|Photo from sarahmcarr.com|
With the new year approaching, think about some of the most mundane assignments that you dread doing on your job, and make one of your goals to implement one idea that will revolutionize the way that you and your colleagues get it done. Make your ideas part of the bedrock of your department’s foundation.
1. Stop the whining and start brainstorming!
Pardon the tough love expression here, but...no one likes a whiner. It wasn’t attractive as a child, and it definitely is not going to earn cool points as an adult. Everyone has those excruciatingly drab routine tasks that make you want to gouge your eyeballs out every time you see the reminder pop up on your Google calendar, but they have to be done. Avoid the tempting habit of gathering around the lunch table to complain about what you don’t like or what doesn’t work. Instead, take that energy and invest it in finding a way to make the task more meaningful and relevant to what you do on a daily basis. Sometimes it can just be a matter of a mental gear-shift.
2. Look at the big picture. Examine the way you think about the task itself.
Ask yourself these questions. “If no one in our office completed this task, how would it impact our operations?” “What personal connection does this task have with what I do?” “Is it a conceptual issue or is it a process issue that is making this task so difficult to do or manage?” “What is one suggestion I can make that will help improve how we approach this task?” Jot down answers to each of these questions. Feel free to add additional questions based upon the nature of the task. But however you approach this, make sure that the end results are solid, constructive ideas for how you can maximize what you do as it relates to this task.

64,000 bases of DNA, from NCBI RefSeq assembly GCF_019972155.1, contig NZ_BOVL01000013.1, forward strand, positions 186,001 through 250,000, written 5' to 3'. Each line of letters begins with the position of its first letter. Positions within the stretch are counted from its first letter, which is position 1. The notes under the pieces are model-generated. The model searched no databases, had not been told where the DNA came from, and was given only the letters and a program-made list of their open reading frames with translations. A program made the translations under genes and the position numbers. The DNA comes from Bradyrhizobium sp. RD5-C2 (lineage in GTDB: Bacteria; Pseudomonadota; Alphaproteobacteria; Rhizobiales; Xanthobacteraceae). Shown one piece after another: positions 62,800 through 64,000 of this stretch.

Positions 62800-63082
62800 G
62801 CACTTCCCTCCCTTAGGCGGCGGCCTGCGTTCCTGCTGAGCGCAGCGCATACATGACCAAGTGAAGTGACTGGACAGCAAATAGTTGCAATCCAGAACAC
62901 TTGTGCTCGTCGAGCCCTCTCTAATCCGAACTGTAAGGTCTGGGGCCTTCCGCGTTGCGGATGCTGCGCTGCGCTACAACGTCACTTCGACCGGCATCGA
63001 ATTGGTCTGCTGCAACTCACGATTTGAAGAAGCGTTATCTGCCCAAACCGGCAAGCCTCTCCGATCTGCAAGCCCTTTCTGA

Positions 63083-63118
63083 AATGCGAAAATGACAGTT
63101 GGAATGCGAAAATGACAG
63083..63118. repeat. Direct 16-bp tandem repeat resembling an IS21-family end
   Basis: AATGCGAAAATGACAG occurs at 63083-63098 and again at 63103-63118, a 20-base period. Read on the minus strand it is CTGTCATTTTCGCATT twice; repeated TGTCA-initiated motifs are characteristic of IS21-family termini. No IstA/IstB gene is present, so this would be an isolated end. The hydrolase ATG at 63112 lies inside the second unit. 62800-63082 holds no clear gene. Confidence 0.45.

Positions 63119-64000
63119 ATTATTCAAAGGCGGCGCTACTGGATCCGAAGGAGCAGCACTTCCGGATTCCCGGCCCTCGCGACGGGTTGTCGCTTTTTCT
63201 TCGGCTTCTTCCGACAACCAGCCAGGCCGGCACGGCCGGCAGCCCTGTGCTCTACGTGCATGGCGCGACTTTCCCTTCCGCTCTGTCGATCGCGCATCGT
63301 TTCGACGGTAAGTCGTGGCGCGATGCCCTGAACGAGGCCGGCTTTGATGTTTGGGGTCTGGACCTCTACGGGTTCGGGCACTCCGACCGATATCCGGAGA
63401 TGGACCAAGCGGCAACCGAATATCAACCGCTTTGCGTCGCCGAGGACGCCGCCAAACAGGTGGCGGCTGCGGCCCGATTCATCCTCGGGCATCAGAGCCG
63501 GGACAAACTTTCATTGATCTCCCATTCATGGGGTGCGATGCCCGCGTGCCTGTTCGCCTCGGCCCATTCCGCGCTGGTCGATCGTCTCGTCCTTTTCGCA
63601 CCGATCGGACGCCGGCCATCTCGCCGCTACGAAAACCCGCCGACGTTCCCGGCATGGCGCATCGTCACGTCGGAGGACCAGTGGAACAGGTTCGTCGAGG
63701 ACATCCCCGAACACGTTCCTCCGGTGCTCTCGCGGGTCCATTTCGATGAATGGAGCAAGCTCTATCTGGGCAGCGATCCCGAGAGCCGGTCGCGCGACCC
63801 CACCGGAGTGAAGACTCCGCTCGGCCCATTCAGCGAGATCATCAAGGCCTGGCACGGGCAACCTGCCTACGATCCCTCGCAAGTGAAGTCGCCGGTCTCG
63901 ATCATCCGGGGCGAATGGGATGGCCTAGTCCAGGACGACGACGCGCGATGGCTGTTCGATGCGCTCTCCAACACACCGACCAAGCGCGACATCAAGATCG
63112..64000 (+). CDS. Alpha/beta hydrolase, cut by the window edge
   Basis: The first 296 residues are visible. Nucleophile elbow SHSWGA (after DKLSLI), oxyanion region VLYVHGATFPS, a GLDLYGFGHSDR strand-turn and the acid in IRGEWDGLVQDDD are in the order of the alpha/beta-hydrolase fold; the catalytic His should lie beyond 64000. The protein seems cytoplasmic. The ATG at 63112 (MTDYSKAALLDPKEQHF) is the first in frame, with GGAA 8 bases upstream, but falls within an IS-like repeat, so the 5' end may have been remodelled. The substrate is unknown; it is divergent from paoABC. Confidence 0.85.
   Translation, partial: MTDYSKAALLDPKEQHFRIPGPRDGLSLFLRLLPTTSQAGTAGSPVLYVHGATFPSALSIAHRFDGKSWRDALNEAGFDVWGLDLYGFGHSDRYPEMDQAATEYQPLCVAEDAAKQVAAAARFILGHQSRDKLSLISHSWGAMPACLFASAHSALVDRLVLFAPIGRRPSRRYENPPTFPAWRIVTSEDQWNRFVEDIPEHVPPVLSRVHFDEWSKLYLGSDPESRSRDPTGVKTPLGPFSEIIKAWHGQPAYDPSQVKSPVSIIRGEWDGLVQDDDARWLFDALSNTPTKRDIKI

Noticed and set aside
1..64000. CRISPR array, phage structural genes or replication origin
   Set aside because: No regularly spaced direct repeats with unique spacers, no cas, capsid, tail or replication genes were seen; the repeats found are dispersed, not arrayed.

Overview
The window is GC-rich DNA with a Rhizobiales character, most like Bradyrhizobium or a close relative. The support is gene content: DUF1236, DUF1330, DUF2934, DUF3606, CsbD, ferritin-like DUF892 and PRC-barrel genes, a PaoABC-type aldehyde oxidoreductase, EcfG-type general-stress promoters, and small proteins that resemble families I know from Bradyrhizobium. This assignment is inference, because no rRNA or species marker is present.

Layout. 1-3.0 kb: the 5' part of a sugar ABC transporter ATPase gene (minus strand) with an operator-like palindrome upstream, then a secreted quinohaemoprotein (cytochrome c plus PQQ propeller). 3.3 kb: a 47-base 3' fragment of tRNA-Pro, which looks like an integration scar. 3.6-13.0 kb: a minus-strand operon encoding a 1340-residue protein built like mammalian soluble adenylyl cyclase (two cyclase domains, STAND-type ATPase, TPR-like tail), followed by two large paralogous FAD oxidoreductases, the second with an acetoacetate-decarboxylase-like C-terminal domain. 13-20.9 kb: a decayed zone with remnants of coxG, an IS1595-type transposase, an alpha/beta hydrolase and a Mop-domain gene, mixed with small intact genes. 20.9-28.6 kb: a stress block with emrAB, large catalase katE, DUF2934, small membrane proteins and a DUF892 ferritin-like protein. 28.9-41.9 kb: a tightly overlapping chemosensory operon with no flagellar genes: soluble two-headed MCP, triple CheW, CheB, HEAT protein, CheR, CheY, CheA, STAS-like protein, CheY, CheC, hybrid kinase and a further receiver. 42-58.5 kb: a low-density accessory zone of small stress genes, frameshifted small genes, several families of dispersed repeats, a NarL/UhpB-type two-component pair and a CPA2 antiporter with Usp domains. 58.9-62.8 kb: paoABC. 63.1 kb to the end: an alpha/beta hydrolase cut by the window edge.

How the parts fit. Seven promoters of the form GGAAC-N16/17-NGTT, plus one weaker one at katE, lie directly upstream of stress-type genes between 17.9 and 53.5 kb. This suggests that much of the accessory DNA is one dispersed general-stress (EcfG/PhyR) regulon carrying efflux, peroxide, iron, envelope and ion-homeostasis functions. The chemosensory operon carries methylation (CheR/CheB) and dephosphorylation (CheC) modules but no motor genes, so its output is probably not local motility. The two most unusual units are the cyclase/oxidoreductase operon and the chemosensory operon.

3. Make it a team effort.
Inevitably, what you do is going to affect your team and you want to propose solutions that are going to help make their jobs more meaningful too, if not easier. So give them an opportunity to weigh in on the issue. You may even want to throw some of those initial questions I suggested in the previous bullet, out to them. This is also a great way to gauge if what you see as an issue, is in fact an issue worth taking the time and energy to develop a plan of action for.
4. Develop your plan
Now that you have picked your own brain, as well as others’, now it’s time to plot your strategy. Come up with a proposal outlining the concern and your ideas. In your outline, get to the heart of the issue. What is the issue and where are you missing the mark with the way the task is completed? Don’t ramble on and on about how long you have been doing the task and why you don’t like the way you currently do things. This isn’t about your personal opinion, it’s about maximizing productivity. Come up with at least two to three suggestions for improvement and make sure you include outputs. It should be very clear to your supervisor how implementing your suggestions are going to benefit the office and improve operations for everyone.
5. Make your mark
Either schedule some time for a one-on-one with your supervisor to discuss your proposal, or ask if you can get on the agenda at your next team meeting. Be as clear and concise as possible in your presentation and be prepared for questions. The goal is to get everyone on board. This will ensure that your initiative is effective.
What is one thing that you want to do, or have done on your job to improve your office’s productivity? I want to hear about it!